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I am a consultant and analyst with eight years of military law enforcement experience, six years of analytical experience covering Latin America, and over seven years of analytical experience covering Mexican TCOs and border violence issues. This blog is designed to inform readers about current border violence issues and provide analysis on those issues, as well as detailed focus on specific border topics. By applying my knowledge and experience through this blog, I hope to separate the wheat from the chaff...that is, dispel rumors propagated by sensationalist media reporting, explain in layman's terms what is going on with Mexican TCOs, and most importantly, WHY violence is happening along the US-Mexico border.


With over a dozen years of combined experience in military law enforcement, force protection analysis, and writing a variety of professional products for the US Air Force, state government in California, and the general public, Ms. Longmire has the expertise to create a superior product for you or your agency to further your understanding of Mexico’s drug war. Longmire Consulting is dedicated to being on the cusp of the latest developments in Mexico in order to bring you the best possible analysis of threats posed by the drug violence south of the border.

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June 23, 2010


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It seems to me that the best thing the USA can do would be to settle on defining one reasonable policy for immigration - and maintain it consistently. We hurt ourselves a lot when we flip-flop between easy stances and hard-line positions. Our immigration policy should be sensible and practical. It should not be a political football.

I don't expect our LE officers to keep out all illegal aliens. If they can stop the drug cartels and any possible terrorists ... that will be a major accomplishment for them. Even those objectives are a tall order.

Quite well stated Silvia. It is very commendable of you to not only understand, but to hold such a separation of the problems we face here on our Southwest border. In your commentary you have touched quite well upon the reality of the border, and I’d like to expound a bit:


What you have stated here is the simple truth, and in my opinion the highest expectations which fall under the heading of a ‘’secured border’’ under the current polices. It is in this area of concern where the true nexus to Illegal Immigration, and of those of the criminal elements you reference is found. It’s a most difficult area to not only explore, but near impossible to fully understand, and through enforcement to get right a fair share of the time. To further this, and borrowing your own words: how do you catch a ‘’ terrorist, a drug smuggler, a human smuggler, DTO members, and gang members who work for a DTO‘’…if you do not interdict ALL that illegally cross the border? This has been the argument used from the ‘’lets build a big fence’’ crowd. Seemingly though a big fence and staffed by untold numbers of border guards (Border Patrol) our border would be secure. That simply is not the case, and such thinking falls far outside the box of reality, as the numbers of untold and overflowing drop houses in many hub cities will attest to. So how DO you secure the border to your( mine as well) expectations without interdicting all which illegally cross it? I of course have my own understanding of this, perhaps it’s the same as yours, or perhaps it isn’t. But since you introduced the subject I’ll let you shoot first.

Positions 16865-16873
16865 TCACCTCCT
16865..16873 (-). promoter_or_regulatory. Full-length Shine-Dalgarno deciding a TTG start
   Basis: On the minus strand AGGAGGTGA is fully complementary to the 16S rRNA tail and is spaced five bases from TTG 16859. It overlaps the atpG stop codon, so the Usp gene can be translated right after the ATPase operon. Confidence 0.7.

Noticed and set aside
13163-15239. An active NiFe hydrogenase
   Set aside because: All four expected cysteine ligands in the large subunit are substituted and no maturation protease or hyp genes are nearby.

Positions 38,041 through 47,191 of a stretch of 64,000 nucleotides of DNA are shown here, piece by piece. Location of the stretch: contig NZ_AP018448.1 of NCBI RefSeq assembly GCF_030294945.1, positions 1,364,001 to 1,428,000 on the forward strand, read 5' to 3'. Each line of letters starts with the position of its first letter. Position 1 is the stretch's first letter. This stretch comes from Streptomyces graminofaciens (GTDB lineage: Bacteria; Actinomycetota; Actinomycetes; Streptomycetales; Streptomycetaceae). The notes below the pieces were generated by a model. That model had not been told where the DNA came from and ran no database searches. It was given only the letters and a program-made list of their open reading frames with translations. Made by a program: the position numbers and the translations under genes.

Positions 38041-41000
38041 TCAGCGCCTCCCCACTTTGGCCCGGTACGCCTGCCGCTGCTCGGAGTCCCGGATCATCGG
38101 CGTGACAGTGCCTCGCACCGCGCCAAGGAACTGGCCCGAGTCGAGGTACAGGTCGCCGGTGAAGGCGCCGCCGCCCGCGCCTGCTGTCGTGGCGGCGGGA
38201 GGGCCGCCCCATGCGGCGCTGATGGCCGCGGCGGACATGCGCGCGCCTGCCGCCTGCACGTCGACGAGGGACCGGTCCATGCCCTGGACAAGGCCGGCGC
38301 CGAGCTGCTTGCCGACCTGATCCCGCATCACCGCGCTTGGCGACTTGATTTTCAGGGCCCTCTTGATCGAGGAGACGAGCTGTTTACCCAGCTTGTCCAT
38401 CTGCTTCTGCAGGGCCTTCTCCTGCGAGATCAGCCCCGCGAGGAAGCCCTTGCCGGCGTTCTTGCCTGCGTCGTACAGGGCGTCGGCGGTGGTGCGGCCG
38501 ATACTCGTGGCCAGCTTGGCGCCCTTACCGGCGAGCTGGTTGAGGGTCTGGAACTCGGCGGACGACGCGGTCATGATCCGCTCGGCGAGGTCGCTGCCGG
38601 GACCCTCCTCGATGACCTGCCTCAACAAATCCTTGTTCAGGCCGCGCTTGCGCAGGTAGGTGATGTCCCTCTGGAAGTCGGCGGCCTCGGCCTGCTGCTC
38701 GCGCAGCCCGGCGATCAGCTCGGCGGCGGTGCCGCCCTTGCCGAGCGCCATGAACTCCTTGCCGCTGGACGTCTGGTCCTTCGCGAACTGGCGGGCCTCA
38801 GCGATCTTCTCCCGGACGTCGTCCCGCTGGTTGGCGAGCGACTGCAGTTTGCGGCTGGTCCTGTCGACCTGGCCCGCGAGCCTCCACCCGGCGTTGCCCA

I've just discovered your web site and I appreciate your research, analysis and insightful articles.

I live roughly 145 miles north of the Arizona-Mexico border. In the past two months I have found and documented 21 illegal alien smuggling sites that are within a 45 minute drive of my home. Documentation includes GPS coordinates, hundreds of photos, and analysis of dozens of discarded backpacks. All of these sites are "active" and many of them show evidence of recurring, long term use. In some cases the sites have seen activity as recently as one week ago. I have never seen the Border Patrol in any of these areas - and that means over a span of years - not weeks.

My question is this: If the BP and ICE do not operate against human and drug smugglers 125 to 145 miles inside Arizona, how will any Federal agency be able to declare that border security has been achieved - even by the most relaxed definition of the term? By the Border Patrol's own assessment, they claim to apprehend only one in three illegal alien border crossers. I shudder to think that is an acceptable standard.

I cannot accept that, for every 350 they apprehend, 650 slip through to smuggling transfer points deep inside the state, like the ones I have referenced.

I will follow your web site with great interest. Keep up the good work!

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